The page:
Nightclubs come in all shapes and sizes, but stepping into what's considered a "performance" style nightlife venue today is a unique experience. Walking through the entrance is similar to falling down the rabbit hole, and that's exactly what's expected by patrons. For them, it's all about leaving their everyday gripes at the door, and indulging in a high-energy experience that's out of the norm.
While the days of Studio 54 and Limelight offered ocular journeys that were unlike anything else at the time, today's colossal performance nightclubs are equipped with the technology and cash flow to change the flavor of the space from one night to the next.
Cirque du Soleil aerial performers at Light Nightclub inside Mandalay Bay Hotel & Casino in Las Vegas. Photo by Leila Navid.
Destinations like LIV and Story in Miami, Light and Marquee in Vegas, and Pacha in New York City are unique establishments that put on a show for you, from the dancers and lighting to that special guest in the booth.
Those new to the industry may think that venues like these unprecedented, but in reality they are spawned by the aforementioned party palaces that reigned in the 70s, 80s, and 90s. Just like any other industry, certain aspects of nightlife come in waves - we just happen to be in a thick seismic swell that is the resurgence of performance nightclubs.
"Nightclubs have always existed, but they never had the attention that they have now," says Carlos Correal, music director at Insomniac Events. "Now people from across the world go to a place like Las Vegas just to visit a nightclub."
With 20 years of experience in nightlife and event management, including a major stint at the Opium Group in Miami, Correal has been there and done that. When it comes to piecing together the pieces of a puzzle to create an unforgettable musical event, be it at a club or concert locale, it's his expertise you seek.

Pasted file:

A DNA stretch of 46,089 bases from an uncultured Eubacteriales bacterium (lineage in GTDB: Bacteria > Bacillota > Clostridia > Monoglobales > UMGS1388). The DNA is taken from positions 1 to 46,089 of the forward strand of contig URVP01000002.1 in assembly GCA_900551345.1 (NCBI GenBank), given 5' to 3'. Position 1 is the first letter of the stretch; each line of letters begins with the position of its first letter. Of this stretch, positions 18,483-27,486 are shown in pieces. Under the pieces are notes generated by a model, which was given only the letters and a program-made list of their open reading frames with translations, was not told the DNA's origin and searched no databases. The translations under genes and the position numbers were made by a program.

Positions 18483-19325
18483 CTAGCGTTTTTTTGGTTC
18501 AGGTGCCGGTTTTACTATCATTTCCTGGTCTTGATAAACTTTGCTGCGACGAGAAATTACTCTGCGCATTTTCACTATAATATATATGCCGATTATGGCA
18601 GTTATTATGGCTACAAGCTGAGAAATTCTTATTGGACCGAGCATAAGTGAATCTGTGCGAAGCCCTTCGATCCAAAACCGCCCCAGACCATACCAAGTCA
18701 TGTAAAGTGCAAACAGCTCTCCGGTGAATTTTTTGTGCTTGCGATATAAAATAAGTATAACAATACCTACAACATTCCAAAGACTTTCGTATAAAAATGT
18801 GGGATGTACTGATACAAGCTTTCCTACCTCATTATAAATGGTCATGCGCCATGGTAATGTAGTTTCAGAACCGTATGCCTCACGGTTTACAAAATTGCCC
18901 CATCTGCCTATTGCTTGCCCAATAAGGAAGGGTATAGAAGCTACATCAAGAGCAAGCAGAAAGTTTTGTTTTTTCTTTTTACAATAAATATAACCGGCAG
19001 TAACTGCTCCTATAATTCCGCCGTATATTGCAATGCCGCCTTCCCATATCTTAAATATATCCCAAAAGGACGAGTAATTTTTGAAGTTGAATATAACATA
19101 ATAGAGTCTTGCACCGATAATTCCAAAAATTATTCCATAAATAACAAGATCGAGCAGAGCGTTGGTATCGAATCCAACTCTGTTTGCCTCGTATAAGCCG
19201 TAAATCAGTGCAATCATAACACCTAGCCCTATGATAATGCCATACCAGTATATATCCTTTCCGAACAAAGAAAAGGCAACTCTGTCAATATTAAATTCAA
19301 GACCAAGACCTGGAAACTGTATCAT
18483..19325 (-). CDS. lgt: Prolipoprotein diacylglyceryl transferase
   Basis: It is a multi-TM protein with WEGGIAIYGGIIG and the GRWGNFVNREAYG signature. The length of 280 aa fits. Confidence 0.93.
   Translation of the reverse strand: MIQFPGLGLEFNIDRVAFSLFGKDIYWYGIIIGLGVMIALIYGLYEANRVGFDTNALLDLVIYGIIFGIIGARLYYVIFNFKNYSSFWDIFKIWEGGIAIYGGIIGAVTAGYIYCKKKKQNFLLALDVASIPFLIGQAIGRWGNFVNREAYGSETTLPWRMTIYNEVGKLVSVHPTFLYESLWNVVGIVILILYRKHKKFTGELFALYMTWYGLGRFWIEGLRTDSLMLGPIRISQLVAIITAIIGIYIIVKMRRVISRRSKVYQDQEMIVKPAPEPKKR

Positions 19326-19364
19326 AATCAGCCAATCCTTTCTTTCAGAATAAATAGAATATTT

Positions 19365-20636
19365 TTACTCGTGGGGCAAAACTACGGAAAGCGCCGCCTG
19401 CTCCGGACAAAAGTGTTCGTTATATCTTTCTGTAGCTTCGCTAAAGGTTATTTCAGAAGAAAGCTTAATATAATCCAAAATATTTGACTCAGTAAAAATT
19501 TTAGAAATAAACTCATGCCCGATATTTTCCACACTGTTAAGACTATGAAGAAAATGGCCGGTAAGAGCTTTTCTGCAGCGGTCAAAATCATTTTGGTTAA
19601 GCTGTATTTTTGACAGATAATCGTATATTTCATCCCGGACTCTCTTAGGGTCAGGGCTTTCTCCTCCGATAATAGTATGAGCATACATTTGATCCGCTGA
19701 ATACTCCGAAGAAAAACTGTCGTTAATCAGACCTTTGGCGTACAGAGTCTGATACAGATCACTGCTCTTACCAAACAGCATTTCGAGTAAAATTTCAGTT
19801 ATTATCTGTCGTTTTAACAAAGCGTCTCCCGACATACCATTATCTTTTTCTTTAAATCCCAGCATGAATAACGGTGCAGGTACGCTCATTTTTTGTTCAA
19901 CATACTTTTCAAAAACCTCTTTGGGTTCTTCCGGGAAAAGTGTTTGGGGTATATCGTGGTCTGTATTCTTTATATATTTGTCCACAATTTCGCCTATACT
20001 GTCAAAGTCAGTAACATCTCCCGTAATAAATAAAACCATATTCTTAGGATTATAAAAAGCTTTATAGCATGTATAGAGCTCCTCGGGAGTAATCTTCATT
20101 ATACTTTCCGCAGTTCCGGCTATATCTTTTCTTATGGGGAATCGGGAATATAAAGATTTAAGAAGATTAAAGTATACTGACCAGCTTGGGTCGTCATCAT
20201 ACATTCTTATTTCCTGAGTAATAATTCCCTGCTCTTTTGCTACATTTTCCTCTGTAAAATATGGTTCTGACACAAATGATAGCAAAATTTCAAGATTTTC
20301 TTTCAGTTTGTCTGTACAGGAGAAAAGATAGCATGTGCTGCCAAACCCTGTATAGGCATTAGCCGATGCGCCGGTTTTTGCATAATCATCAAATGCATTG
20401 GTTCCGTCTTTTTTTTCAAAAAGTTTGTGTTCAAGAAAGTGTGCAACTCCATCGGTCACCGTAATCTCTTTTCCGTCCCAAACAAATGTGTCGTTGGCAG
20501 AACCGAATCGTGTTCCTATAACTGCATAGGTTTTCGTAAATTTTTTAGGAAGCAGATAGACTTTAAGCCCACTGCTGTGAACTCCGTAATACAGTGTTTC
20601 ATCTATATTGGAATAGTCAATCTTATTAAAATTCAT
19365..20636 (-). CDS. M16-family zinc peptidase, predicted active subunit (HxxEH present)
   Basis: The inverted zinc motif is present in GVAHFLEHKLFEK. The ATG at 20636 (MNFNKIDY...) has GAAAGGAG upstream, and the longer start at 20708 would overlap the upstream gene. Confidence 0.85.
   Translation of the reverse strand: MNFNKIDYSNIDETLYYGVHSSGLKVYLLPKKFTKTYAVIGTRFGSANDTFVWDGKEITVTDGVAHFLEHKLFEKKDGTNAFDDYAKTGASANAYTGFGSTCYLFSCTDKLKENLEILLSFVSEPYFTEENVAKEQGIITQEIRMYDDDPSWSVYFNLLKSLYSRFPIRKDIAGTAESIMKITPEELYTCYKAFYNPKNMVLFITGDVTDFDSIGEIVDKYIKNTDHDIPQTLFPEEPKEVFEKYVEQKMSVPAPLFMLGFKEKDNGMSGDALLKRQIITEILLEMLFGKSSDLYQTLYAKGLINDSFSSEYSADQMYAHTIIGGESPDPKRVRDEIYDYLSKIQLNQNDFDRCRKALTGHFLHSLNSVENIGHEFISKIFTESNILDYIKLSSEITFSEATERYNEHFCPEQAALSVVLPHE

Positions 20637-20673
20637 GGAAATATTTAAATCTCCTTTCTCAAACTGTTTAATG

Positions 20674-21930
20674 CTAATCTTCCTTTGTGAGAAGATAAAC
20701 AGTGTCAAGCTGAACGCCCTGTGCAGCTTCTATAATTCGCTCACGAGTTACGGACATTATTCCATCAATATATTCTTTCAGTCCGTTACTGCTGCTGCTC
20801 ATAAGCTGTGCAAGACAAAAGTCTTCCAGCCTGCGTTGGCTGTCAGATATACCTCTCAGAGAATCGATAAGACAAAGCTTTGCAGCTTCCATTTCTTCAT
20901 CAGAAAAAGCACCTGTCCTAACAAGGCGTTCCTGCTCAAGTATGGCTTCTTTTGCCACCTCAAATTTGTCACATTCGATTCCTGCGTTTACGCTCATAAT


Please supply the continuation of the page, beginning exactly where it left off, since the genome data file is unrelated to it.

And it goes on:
While he has experienced the evolution of the nightlife business firsthand, he believes that there aren't necessarily more clubs, just bigger ones that are getting attention because of the clientele they bring in.
"VIP tables were introduced anywhere from 10 to 15 years ago, a trend that was started in places like St. Tropez and made its way to Miami," Correal says. "There are a lot of very rich and notable people that visit those clubs and that's why they get the mainstream attention they do now."
According to Nightclub & Bar's Top 100 list of the nation's highest grossing nightclubs, Vegas nightlife landmarks XS and Marquee came in on top with an estimated $80-$90 million in revenue in 2012. Sales like that allow these clubs to provide its guests with awe-inspiring features like state-of-the-art lighting and sound, which Correal says makes up 50 percent of the experience, in addition to what he thinks is the focal point of the venue - the DJ.
"Nightclubs that have relied their business solely on DJs have a big problem because it's extremely competitive," he says. "It's a business all driven by who has the bigger talent."
While that may be a challenge, he says that there are key steps one should take if they're interested in getting into the aggressive business - having the right partners and venue is crucial.
"There will always be these [performance] venues that serve a demand," he says. "So long as that's around these mega-nightclubs with performers will keep innovating to stay competitive with technology and try to keep the cost of operation as low as possible to increase their profit margin year over year."